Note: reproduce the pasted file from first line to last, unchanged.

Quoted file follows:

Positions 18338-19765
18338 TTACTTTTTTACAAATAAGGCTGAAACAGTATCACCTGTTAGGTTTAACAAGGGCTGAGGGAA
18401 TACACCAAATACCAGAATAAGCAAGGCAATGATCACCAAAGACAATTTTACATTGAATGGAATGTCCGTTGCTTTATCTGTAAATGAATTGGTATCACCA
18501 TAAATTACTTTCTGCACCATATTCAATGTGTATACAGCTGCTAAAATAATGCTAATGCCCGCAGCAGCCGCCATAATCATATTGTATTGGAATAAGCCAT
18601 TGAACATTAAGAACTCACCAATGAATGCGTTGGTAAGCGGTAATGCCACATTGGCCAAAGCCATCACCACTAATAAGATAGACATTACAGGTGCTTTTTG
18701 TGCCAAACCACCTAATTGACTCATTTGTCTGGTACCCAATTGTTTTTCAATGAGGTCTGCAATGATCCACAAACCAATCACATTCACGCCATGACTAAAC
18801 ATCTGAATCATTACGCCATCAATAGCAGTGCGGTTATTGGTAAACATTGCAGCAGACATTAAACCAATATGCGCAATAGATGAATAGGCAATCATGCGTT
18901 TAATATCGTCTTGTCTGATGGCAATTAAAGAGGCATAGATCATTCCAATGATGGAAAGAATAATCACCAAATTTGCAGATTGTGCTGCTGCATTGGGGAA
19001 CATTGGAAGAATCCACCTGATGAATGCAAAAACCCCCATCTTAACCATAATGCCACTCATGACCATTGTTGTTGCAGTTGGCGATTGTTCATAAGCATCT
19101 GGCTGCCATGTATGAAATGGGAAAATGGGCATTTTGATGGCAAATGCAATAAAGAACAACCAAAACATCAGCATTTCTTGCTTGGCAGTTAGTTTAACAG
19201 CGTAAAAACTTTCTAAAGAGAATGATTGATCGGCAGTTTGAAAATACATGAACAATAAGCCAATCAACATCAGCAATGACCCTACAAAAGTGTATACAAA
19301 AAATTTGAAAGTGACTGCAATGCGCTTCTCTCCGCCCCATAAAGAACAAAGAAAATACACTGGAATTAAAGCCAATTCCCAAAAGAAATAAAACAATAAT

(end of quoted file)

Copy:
Positions 18338-19765
18338 TTACTTTTTTACAAATAAGGCTGAAACAGTATCACCTGTTAGGTTTAACAAGGGCTGAGGGAA
18401 TACACCAAATACCAGAATAAGCAAGGCAATGATCACCAAAGACAATTTTACATTGAATGGAATGTCCGTTGCTTTATCTGTAAATGAATTGGTATCACCA
18501 TAAATTACTTTCTGCACCATATTCAATGTGTATACAGCTGCTAAAATAATGCTAATGCCCGCAGCAGCCGCCATAATCATATTGTATTGGAATAAGCCAT
18601 TGAACATTAAGAACTCACCAATGAATGCGTTGGTAAGCGGTAATGCCACATTGGCCAAAGCCATCACCACTAATAAGATAGACATTACAGGTGCTTTTTG
18701 TGCCAAACCACCTAATTGACTCATTTGTCTGGTACCCAATTGTTTTTCAATGAGGTCTGCAATGATCCACAAACCAATCACATTCACGCCATGACTAAAC
18801 ATCTGAATCATTACGCCATCAATAGCAGTGCGGTTATTGGTAAACATTGCAGCAGACATTAAACCAATATGCGCAATAGATGAATAGGCAATCATGCGTT
18901 TAATATCGTCTTGTCTGATGGCAATTAAAGAGGCATAGATCATTCCAATGATGGAAAGAATAATCACCAAATTTGCAGATTGTGCTGCTGCATTGGGGAA
19001 CATTGGAAGAATCCACCTGATGAATGCAAAAACCCCCATCTTAACCATAATGCCACTCATGACCATTGTTGTTGCAGTTGGCGATTGTTCATAAGCATCT
19101 GGCTGCCATGTATGAAATGGGAAAATGGGCATTTTGATGGCAAATGCAATAAAGAACAACCAAAACATCAGCATTTCTTGCTTGGCAGTTAGTTTAACAG
19201 CGTAAAAACTTTCTAAAGAGAATGATTGATCGGCAGTTTGAAAATACATGAACAATAAGCCAATCAACATCAGCAATGACCCTACAAAAGTGTATACAAA
19301 AAATTTGAAAGTGACTGCAATGCGCTTCTCTCCGCCCCATAAAGAACAAAGAAAATACACTGGAATTAAAGCCAATTCCCAAAAGAAATAAAACAATAAT